Nepal Foreign Affairs (KATHMANDU, 7 June 2019) – The World Bank has projected that the economic growth rate of Nepal in 2019 will be 7.1 per cent.
This projection is higher than the 6.81 per cent growth estimates of the government and 6.2 per cent of another multilateral donor, Asian Development Bank (ADB).
Last month, the Central Bureau of Statistics (CBS), the statistical body under the National Planning Commission, had projected that the growth rate of the Gross Domestic Product (GDP) for the current Fiscal Year 2018/19 would stand at 6.81 per cent at basic price.
The country had achieved 7.74 per cent growth in FY 2016/17, highest in the last two decades, supported by the rapid post-quake reconstruction. Last year, it witnessed the growth of 6.3 per cent.
Unveiling its highest ever estimates for the economic growth of Nepal, the WB said that the country would achieve 7.1 per cent growth, driven by the service and agriculture sectors.
“The service sector is likely to grow by 7.5 per cent due to boost in retail, hotel and restaurant subsectors, driven by an increase in tourist arrivals and remittance-fueled private consumption,” read Nepal Development Update 2019 of the WB.
Similarly, agriculture sector is estimated to grow by 5 per cent, well above its 30-year average. The government has also projected the same growth rate for the agriculture sector for the current fiscal year while the sector had witnessed the growth of 2.5 per cent last year.
According to the WB, the average growth rate of agriculture in the last three decades was 3.1 per cent. Good monsoons, increased commercialisation, availability of fertilisers and seeds and improved irrigation facilities will have positive impact on agriculture.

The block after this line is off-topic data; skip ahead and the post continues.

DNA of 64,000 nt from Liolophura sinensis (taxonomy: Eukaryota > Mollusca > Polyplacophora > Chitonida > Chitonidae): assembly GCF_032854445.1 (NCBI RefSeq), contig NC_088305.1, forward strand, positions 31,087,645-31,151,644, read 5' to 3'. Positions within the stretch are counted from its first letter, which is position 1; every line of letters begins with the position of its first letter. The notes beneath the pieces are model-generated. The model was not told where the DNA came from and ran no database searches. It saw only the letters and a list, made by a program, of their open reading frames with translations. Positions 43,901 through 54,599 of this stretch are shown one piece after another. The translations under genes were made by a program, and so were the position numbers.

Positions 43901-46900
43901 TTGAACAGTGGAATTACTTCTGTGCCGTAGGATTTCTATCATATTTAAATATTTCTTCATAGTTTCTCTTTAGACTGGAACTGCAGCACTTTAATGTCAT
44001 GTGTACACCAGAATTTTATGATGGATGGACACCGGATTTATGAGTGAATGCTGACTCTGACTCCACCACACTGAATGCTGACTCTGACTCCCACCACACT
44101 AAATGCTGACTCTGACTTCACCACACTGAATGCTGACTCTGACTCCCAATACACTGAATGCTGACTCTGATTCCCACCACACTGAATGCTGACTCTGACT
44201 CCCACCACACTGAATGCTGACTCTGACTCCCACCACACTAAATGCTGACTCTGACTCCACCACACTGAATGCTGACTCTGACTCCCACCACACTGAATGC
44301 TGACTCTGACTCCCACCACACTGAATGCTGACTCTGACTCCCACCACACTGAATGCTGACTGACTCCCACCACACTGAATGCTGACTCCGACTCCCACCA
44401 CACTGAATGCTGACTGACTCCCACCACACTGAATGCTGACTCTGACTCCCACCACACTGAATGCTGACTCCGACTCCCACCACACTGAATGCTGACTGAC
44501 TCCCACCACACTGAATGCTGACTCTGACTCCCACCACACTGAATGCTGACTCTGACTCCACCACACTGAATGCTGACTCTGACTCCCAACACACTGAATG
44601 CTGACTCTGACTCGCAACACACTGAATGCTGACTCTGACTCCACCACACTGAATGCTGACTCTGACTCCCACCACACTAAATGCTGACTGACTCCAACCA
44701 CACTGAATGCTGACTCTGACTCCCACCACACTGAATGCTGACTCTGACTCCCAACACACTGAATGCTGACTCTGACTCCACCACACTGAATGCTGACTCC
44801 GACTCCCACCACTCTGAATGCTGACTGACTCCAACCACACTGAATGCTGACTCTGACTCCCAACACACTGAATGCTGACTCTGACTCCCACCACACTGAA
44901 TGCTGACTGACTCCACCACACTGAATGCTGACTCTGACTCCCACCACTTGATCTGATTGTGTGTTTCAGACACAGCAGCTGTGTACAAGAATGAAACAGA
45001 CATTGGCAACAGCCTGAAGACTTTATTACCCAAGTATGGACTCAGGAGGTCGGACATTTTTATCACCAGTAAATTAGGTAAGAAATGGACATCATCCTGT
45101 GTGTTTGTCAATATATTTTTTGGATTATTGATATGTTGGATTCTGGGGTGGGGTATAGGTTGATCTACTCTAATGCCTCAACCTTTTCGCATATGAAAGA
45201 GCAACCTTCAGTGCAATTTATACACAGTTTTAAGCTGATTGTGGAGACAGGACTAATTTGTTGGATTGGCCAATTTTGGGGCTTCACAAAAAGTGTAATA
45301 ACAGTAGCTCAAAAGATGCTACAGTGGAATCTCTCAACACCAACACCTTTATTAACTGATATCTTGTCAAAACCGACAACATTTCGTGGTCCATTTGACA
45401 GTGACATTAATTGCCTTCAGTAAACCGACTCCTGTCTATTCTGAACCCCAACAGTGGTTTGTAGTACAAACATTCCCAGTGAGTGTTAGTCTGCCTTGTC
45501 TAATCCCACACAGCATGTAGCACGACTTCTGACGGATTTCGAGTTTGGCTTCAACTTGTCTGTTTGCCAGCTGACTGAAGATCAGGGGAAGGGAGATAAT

Likewise, the industrial growth will stand at 8.1 per cent, much above the 30-year average of 5 per cent, supported by improved power availability. The WB has suggested Nepal to invest in its people to propel the country toward its goal of becoming middle-income country status by 2030 by increasing the productivity, and competitiveness of labour.
Senior Economist at the WB Nepal Dr. Kene Ezemenari said, “Investing in people so that all citizens of Nepal are able to achieve full education and health to perform at their full potential will be critical, to sustain the recent high levels of growth and increase competitiveness.”
According to her, this will require reducing inequities in access to services, improving the quality of services and minimizing household vulnerabilities to shocks.
Speaking at the occasion, Finance Minister Dr. Yuba Raj Khatiwada said that the major challenge for Nepal was to sustain the high growth trajectory with macroeconomic stability, inflation control and employment generation.
“Investment in infrastructure development in the last couple of years will contribute to higher growth rate in the years to come. However, expanding the development outcome to the poorest sections in the society is the primary concern of the government,” he said.
Dr. Khatiwada said that the federal and local governments were not competitors and they need to work in collaboration and coordination.
Stating the shrinking sources of revenue had created another challenge to the government service delivery, he stated that the custom-based revenue should be changed to domestic revenue structure.
He also said that considering the financial liabilities of the federal government, budget allocation to the provinces is not less.
WB’s Nepal Country Manager Faris Hadad-Zervos suggested enhancing the skills and productivity of workers and increasing exports to sustain the high levels of growth.
“The government has adopted a number of reforms to attract investments. And, it is equally important to ensure that the skills needed by the private sector are developed, to increase the productivity and growth,” he said.